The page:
Explore the methods Steinbeck uses to demonstrate the effects of isolation on people in ‘Of Mice and Men’ – GCSE assessment day 2

Explore the methods Steinbeck uses to demonstrate the effects of isolation on people in ‘Of Mice and Men’

‘A few miles away from Soledad…’ Soledad. Solitude. Within the first line of John Steinbeck’s novel, ‘Of Mice and Men’, a major theme is subliminally established; ‘Soledad’ translating directly from Spanish as ‘Solitude’, essentially setting the book ‘A few miles away from solitude’. Demonstrated here is a key method Steinbeck has used to develop his theme of isolation: Foreshadowing. Throughout the book foreshadowing occurs; Lennie killing the mouse leads to his killing of the puppy, which then escalates into the killing of Curley’s Wife, eventually leading to his own death. As is shown by this, many of the seemingly insignificant happenings of the book act a forewarning to the reader, warning of future events to come.

‘An’ he ain’t no good to you, Candy… And he ain’t no good to himself.’ This quote is a goldmine of information on the methods used, and a real example of how companionship is overlooked as a quality. Carlson, a typical farm worker, attempts to persuade Candy to put down his dog, due to it being useless and ‘Stinking’. Carlson pays no attention to the fact that Candy may want to keep his dog for company, having an attitude that when something has no use, it has no place. This attitude is a method used by Steinbeck to enforce the theme of isolation. Each person having nobody who is dear to them and therefore having nobody to talk to or share their inner thoughts with, which is a main element of a healthy society. The lack of conversation between characters ensues that they feel self-conscious, and apart from the majority; each character feeling protective and withdrawing from others. This is voiced perfectly by Curley’s wife: ‘You’re all scared of each other, that’s what. Ever’ one of you is scared that the rest is goin’ to get something on you.’ Going back to the previous quote, foreshadowing is evident (the dog meeting its end when it has no use, in the same way that Lennie eventually meets his end when he reaches his apparent ‘expiry date’). There is a strong feeling of negativity felt in this statement, the words ‘no’ and ‘aint’ recurring frequently. This shows the mind-set of the characters, adding to the feeling of mistrust between characters.

‘Ain’t I got a right to talk to nobody? What do they think I am anyway? You’re a nice guy. I don’t know why I can’t talk to you, I never done no harm to you.’ Curley’s wife is isolated from the rest of her characters due to her gender. Being the only notable female character in the whole of the novel isolates her, but this effect is amplified more by the sexual boundary that Steinbeck has created around her. ‘She had full rouged lips and wide-spaced eyes, heavily made up.’ Curley’s wife is not given a name throughout the entire course of the novel, given just the title ‘Curley’s wife’. This description, and subtle method of having merely a title, isolates her as a sexual object and alienates her form the other characters. She is treated with constant mistrust by all of the male farmworkers, due to her relationship with Curley, the farm bosses son – who is ‘handy’ and up for a fight – and the fact that she is known for her flirtatious character. The paranoia cause by Curley’s wife is primarily due to the fear of Curley; the farm workers do not wish to fall out with the farm boss’s son, at the risk of a beating, or worse, being thrown out of the farm. Steinbeck has cleverly used fear as a method to isolate Curley’s wife from all other characters, and this method has been repeated throughout the book; isolation through fear and weaknesses. For instance, Curly has a constant fear of people bigger than him, his weakness being his height. His fear has come about due to a constant regret about his meagre stature, his regret turning to passionate hate towards people above his own size. ‘S’psose Curley jumps on a big guy an’ licks him. Ever’body says what a game guy Curley is. And s’pose he does the same thng and gets licked. Then eve’body says the big guy oughtta pick on somebody his own size…Seems like Curley aint givin nobody a chance.’ Curley is evidently a macho-ist, always wishing to appear ‘big’ and ‘on top’.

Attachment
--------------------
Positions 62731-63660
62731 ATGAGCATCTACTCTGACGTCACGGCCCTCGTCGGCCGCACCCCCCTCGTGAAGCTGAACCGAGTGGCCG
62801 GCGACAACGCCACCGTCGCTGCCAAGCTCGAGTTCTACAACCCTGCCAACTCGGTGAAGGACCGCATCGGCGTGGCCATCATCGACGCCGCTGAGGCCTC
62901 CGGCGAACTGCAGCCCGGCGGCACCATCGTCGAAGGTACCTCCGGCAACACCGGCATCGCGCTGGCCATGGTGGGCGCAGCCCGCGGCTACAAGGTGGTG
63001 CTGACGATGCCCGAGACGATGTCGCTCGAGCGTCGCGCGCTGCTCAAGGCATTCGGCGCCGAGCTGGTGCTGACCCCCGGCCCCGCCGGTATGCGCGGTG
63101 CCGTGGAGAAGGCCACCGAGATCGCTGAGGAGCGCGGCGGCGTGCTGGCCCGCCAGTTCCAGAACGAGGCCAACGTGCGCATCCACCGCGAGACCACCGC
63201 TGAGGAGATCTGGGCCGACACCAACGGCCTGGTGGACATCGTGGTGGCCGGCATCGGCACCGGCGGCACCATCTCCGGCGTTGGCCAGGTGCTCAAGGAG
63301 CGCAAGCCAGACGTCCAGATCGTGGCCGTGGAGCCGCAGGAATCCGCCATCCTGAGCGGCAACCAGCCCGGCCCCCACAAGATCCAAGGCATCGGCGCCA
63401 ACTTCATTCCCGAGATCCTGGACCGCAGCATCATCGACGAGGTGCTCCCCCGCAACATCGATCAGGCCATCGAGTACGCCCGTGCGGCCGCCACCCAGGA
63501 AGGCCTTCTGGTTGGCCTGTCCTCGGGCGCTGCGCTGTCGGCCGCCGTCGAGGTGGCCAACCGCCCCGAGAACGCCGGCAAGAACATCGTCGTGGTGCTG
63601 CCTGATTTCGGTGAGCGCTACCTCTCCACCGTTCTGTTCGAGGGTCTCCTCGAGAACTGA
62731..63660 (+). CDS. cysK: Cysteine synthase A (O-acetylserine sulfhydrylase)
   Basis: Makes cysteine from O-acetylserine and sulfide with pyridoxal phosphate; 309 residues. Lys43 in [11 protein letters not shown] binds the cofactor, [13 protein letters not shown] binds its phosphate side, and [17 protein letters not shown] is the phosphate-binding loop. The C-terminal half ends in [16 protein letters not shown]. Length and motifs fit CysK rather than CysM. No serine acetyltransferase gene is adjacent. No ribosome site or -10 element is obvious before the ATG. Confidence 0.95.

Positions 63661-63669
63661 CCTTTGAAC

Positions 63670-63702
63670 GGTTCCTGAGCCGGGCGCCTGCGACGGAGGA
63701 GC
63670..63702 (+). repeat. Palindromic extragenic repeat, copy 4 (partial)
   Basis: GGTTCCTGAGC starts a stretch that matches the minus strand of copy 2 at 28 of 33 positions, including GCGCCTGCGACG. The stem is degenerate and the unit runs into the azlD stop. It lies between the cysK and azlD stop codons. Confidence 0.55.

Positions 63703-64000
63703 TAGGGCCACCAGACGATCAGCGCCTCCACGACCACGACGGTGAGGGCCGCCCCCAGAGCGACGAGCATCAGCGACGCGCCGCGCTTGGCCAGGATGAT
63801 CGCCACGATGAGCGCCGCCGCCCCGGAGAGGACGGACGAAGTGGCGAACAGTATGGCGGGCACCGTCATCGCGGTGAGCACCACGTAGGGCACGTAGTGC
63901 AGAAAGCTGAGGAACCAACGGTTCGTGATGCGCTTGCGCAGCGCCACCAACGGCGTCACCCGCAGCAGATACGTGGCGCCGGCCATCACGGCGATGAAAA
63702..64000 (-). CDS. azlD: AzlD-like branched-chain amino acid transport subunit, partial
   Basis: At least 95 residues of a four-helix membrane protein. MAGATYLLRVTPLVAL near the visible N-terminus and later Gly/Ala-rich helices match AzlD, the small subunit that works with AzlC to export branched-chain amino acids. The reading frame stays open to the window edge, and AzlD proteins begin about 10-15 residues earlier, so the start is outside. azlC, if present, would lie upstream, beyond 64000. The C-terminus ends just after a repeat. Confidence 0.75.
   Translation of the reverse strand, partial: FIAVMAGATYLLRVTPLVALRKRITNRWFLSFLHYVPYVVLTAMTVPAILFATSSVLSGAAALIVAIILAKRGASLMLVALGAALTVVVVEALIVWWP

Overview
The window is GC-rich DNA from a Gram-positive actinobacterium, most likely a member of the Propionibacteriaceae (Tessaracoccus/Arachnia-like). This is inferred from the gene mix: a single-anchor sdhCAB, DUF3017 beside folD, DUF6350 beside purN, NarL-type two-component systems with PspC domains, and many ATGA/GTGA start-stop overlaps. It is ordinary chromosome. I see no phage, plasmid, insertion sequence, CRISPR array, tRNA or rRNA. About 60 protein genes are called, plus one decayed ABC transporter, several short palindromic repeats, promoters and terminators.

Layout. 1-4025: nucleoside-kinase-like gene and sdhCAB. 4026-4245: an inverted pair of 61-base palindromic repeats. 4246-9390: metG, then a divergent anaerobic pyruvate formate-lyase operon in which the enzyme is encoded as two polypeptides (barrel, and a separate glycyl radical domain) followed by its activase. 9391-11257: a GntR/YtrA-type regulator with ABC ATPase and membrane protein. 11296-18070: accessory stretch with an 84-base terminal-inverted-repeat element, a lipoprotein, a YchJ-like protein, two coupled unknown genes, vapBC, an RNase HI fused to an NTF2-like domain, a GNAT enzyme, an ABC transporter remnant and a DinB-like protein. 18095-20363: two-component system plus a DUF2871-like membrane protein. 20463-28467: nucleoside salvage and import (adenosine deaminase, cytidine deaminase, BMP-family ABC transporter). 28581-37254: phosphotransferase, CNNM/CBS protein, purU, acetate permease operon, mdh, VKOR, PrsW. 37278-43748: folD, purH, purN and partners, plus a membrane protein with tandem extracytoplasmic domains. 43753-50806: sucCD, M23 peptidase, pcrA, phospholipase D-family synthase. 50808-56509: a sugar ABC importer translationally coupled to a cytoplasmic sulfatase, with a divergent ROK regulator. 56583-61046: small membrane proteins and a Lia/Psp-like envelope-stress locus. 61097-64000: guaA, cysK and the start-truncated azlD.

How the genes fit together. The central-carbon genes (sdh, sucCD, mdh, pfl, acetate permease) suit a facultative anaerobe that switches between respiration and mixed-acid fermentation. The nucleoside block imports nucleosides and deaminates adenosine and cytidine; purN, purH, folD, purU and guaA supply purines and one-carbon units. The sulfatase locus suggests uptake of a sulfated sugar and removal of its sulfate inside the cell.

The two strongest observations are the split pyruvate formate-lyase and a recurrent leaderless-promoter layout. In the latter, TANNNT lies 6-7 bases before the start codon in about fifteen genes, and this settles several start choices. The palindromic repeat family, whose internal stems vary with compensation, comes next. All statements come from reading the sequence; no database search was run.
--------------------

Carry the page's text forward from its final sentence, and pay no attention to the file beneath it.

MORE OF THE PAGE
‘aint many guys travel around with each other. I don’t know why. Maybe everybody in the whole damn world is scared of each other, that’s what.’ Steinbeck has shrewdly used the voices of characters as a method to express the theme of isolation, in the case of this quote being Slim. The meaning of this quote is clear; isolation occurring because of fear between people. This is an extremely effective method, as characters can directly convey the theme of isolation across without appearing too blatant. Steinbeck appears to enjoy this method, as he uses it when Curley’s wife faces a bitter rebuke from the ‘outcasts’ of the farm, Crooks’ – a nigger and a cripple – Candy – an old amputee – and Lennie – ‘the big dum-dum’. ‘you’re all scared of each other, that’s what. Ever’one of you is scared the rest of you is goin’ to get something on you’.

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